Financial advisers have been begging their clients for years to put money aside for emergencies. Americans are finally listening.
The idea of an emergency fund is to make sure you have easily accessible cash — usually three to 12 months of expenses — in the event of, say, a global pandemic. Prior to March, many financial advisers had trouble persuading clients to build up a cushion, rather than buy stocks or make other investments that were either risky or tied up.
Now, people are getting nervous. High unemployment, a rise in virus cases and the upcoming U.S. presidential election are causing clients to change their strategies and become more conservative, advisers say.
“About a year ago the conversations were more about ‘How can we set aside money for retirement?’ ‘How can we set aside money for college?’” said Juan G. HernandezAriano, director at WealthCreate Financial in Spring, Texas. “But I would say 50% or 60% of the conversations right now are about ‘How can we set aside more money for emergencies?’”
Scott Gobetz, a former operations manager at Walt Disney World who retired in September, says that even though he and his wife are currently secure in their finances, they’ve increased their emergency savings from four months to about 11 months of expenses since the pandemic began.
“Who knows what’s going to happen in this world of changing every moment?” Gobetz said. “Even though the market is doing well — gosh knows why — I have no confidence that it’s going to stay.”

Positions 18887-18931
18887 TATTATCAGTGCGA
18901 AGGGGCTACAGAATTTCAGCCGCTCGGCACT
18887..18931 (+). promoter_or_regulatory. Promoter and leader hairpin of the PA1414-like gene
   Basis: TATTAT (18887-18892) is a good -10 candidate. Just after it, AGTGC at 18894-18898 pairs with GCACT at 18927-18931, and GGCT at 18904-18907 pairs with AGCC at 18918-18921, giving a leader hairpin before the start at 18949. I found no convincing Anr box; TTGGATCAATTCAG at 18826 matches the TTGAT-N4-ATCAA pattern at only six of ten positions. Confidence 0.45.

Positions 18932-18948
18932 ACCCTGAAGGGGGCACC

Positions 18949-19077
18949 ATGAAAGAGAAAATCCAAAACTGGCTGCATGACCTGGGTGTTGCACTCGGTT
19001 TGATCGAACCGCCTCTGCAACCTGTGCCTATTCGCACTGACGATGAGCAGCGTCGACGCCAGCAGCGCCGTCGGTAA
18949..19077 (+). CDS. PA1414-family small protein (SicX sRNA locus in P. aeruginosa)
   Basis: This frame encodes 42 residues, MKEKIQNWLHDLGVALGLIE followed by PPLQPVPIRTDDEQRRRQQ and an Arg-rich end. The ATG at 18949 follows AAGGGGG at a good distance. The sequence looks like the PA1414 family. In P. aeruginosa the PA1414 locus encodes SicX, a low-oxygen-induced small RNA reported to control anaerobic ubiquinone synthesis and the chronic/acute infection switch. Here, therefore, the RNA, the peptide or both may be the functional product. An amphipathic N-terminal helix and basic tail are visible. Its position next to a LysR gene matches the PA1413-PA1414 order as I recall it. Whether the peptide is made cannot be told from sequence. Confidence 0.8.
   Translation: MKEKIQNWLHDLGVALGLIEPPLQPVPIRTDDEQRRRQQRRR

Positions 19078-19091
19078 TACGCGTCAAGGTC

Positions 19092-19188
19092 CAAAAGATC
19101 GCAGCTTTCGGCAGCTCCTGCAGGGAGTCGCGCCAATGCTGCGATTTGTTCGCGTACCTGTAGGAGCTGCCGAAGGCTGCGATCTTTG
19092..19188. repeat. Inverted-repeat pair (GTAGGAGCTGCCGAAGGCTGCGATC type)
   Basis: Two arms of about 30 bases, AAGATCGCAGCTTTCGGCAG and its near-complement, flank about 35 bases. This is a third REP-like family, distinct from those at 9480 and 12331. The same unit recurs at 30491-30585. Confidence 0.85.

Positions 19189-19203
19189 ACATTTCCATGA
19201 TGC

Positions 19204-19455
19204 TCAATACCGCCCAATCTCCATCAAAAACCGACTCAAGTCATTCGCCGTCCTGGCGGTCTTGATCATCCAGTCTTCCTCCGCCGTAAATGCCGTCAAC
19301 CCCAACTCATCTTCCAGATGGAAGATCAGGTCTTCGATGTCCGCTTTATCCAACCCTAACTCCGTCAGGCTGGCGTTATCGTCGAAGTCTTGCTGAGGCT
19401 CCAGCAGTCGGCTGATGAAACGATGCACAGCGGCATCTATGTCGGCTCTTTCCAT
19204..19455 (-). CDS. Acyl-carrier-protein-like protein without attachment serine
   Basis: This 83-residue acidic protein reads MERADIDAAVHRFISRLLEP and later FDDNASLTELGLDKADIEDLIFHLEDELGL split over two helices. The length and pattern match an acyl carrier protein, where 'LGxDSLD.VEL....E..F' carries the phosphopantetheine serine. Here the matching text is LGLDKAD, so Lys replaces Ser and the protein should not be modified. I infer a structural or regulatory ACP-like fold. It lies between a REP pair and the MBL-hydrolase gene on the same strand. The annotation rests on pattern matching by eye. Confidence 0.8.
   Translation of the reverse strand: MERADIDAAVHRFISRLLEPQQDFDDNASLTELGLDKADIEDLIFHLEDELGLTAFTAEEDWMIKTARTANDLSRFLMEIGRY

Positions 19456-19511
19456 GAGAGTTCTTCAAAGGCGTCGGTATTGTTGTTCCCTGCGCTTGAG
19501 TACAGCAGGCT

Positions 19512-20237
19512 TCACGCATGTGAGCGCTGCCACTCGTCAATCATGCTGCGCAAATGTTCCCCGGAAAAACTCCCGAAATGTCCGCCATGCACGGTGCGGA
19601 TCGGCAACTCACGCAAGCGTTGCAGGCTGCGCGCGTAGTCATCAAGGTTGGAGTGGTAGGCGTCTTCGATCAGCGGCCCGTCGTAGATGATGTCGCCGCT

Not everyone has the funds to set aside an extra cushion for emergencies. Nearly 30% of Americans have no emergency savings at all, and another 25% don’t have enough to cover more than three months, less than the amount recommended by most financial advisers, according to July 2019 data from Bankrate, a financial services firm.
That said, Americans’ checking account balances have soared since March, with funds from the federal stimulus pouring in and fewer places to go out and spend during lockdown.
There’s disagreement over how much people should stash away. Some say three months’ worth of housing and other basic bills is enough, while others such as Suze Orman suggest socking away enough to hold you over for eight months.
But it’s not always as simple as a set number of months, and now old assumptions are changing.
“I used to think someone in the restaurant industry would be safe, but not anymore,” HernandezAriano said. “Same with someone in the hotel and hospitality industry. Now I’m taking them as someone that’s an engineer for an oil and gas company,” he said, noting that oil and gas is a more specialized industry where finding a new job is often difficult.
Self-employed workers have income that can be particularly vulnerable during the pandemic, said Seth Corkin, a financial adviser at Single Point Partners in Boston.
“They’ve really started to say, ‘Seth isn’t being super conservative,’” Corkin said. “‘There are things that can happen, even if none of us anticipate those things, like the current pandemic, that having a cash buffer can be super important to the viability and sustainability of my business.’”
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